Session Time: 5:30pm-6:30pm
Presentation Time: 5:30pm-6:30pm
Location: Exhibit Hall E
The impact of selection of induction immunosuppression agent on incidence of delayed graft function (DGF) remains unclear. A total of 1,980 deceased donor kidney transplant recipients between 2000-2012 were divided into subgroups based on induction agent (Table 1). DGF was defined as use of dialysis within 7 days following transplantation. Basiliximab was utilized in 52.7% of the kidney transplants, while rabbit antithymocyte globulin (ATG, Thymoglobulin) was utilized in 13.7%. Fourteen patients were converted from basiliximab to ATG. The pre-transplant DGF risk (Irish et al, AJT 2010) was higher for patients receiving ATG than those receiving basiliximab (p<0.001) and similar to those converted from basiliximab to ATG (p=0.87). However, basiliximab was associated with a lower risk of DGF in propensity score-stratified models adjusted for pre-transplant DGF risk score (Table 2). Furthermore, conversion from basiliximab to ATG was not associated with a lower incidence of DGF.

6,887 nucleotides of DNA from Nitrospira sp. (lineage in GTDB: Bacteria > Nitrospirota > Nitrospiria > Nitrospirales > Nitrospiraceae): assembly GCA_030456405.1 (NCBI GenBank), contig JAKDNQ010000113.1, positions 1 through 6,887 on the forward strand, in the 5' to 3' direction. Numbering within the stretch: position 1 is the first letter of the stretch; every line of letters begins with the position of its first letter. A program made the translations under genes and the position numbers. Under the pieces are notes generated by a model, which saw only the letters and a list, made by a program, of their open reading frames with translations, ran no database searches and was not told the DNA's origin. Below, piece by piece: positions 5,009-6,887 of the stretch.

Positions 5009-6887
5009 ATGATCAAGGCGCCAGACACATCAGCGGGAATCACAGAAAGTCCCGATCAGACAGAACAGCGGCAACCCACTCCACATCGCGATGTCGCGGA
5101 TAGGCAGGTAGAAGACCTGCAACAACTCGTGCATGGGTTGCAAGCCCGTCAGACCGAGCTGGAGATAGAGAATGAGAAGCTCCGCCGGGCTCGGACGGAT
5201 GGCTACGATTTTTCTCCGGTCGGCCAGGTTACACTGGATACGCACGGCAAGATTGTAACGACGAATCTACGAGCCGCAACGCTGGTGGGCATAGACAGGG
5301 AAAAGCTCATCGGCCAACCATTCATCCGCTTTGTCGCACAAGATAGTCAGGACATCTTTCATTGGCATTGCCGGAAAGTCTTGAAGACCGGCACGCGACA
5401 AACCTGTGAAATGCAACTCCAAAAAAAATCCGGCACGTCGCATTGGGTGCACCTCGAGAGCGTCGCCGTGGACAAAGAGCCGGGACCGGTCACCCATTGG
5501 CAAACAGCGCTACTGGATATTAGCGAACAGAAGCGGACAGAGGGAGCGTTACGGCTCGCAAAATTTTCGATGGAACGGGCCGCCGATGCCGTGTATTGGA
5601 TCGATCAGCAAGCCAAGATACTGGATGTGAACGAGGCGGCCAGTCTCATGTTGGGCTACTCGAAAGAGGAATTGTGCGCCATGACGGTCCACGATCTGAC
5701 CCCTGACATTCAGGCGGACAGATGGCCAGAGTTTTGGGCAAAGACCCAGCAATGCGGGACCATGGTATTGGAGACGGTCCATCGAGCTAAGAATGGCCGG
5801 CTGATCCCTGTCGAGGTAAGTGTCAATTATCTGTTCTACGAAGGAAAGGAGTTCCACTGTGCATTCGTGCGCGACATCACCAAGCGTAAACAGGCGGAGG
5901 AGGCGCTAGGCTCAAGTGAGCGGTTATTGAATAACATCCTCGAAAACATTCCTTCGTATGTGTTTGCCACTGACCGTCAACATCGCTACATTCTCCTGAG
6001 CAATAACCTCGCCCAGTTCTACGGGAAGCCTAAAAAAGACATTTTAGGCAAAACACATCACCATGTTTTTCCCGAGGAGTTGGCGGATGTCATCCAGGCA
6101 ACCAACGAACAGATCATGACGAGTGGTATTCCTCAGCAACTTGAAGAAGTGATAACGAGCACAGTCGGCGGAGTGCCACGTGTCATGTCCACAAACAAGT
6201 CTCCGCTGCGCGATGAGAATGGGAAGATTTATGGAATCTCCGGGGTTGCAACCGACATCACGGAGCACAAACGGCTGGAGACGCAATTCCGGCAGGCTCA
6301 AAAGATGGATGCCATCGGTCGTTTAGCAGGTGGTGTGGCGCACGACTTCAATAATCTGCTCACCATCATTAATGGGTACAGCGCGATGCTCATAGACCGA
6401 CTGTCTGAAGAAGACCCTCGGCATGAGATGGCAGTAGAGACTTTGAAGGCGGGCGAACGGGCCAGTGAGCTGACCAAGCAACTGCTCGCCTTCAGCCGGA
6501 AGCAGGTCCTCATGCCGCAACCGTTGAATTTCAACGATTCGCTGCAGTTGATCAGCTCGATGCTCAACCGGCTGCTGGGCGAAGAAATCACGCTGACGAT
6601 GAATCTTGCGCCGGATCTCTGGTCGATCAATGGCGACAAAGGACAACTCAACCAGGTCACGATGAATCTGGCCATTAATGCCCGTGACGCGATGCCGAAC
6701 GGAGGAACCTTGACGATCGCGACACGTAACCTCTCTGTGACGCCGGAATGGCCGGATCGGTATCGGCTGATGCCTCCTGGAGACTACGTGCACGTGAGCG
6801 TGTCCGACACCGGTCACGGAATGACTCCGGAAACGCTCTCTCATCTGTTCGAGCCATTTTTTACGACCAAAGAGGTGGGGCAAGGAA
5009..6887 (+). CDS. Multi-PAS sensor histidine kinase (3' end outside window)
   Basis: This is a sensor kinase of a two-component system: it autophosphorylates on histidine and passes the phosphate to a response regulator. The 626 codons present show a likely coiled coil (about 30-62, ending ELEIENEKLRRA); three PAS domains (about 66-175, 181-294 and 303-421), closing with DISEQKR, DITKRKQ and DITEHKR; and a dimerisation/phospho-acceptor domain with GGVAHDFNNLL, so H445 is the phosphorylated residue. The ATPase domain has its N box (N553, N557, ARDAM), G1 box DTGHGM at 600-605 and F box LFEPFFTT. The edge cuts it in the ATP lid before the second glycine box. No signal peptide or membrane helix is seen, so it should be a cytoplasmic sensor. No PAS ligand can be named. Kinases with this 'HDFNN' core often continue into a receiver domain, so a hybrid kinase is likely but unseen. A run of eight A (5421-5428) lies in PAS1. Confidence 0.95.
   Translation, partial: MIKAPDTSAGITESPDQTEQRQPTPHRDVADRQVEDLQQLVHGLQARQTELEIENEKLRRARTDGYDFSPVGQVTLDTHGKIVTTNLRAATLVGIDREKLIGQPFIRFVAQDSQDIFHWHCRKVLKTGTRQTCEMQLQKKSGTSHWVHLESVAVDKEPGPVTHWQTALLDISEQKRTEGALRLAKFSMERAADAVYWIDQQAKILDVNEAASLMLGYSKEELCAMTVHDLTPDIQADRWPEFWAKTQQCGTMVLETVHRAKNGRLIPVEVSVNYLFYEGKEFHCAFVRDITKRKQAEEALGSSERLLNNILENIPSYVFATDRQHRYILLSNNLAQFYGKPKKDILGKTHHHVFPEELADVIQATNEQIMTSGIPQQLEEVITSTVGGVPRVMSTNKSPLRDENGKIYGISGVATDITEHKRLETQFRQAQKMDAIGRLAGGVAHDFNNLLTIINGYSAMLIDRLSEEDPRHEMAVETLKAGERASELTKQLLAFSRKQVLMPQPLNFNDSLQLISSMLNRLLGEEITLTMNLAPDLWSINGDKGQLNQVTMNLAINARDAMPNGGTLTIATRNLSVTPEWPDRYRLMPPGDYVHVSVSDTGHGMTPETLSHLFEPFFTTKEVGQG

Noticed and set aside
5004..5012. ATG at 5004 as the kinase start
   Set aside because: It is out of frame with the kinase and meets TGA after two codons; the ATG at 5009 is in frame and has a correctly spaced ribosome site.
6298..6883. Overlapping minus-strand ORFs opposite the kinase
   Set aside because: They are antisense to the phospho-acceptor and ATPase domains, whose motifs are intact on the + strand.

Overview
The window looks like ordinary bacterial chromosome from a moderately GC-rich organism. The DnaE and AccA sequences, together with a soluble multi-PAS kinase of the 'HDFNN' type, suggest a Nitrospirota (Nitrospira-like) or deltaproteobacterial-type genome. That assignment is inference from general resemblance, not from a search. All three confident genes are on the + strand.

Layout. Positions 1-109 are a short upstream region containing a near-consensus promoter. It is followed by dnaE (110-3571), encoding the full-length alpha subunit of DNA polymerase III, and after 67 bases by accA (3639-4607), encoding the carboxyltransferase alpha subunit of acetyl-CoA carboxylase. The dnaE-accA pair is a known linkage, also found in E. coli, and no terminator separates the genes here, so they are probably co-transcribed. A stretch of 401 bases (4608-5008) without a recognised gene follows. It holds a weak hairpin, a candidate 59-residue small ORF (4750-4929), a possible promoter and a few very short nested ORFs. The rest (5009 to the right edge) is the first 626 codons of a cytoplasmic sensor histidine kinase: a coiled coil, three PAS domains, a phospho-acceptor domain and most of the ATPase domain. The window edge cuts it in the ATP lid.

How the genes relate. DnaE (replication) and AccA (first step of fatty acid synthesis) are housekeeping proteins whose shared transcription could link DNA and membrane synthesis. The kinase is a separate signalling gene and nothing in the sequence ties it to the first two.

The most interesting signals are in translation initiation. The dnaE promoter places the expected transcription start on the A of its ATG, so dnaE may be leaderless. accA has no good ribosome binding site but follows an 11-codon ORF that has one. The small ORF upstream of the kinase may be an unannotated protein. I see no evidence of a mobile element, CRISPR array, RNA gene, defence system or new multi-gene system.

These studies suggest that IL-2R inhibition may be associated with a lower incidence of DGF than ATG induction. However, randomized controlled trials are needed to specifically address the ideal induction therapy for the prevention of DGF.
To cite this abstract in AMA style:Felix D, Astor B, Hager D, Djamali A. The Association of Basiliximab and Antithymocyte Globulin Induction With Delayed Graft Function [abstract]. Am J Transplant. 2015; 15 (suppl 3). https://atcmeetingabstracts.com/abstract/the-association-of-basiliximab-and-antithymocyte-globulin-induction-with-delayed-graft-function/. Accessed April 23, 2021.
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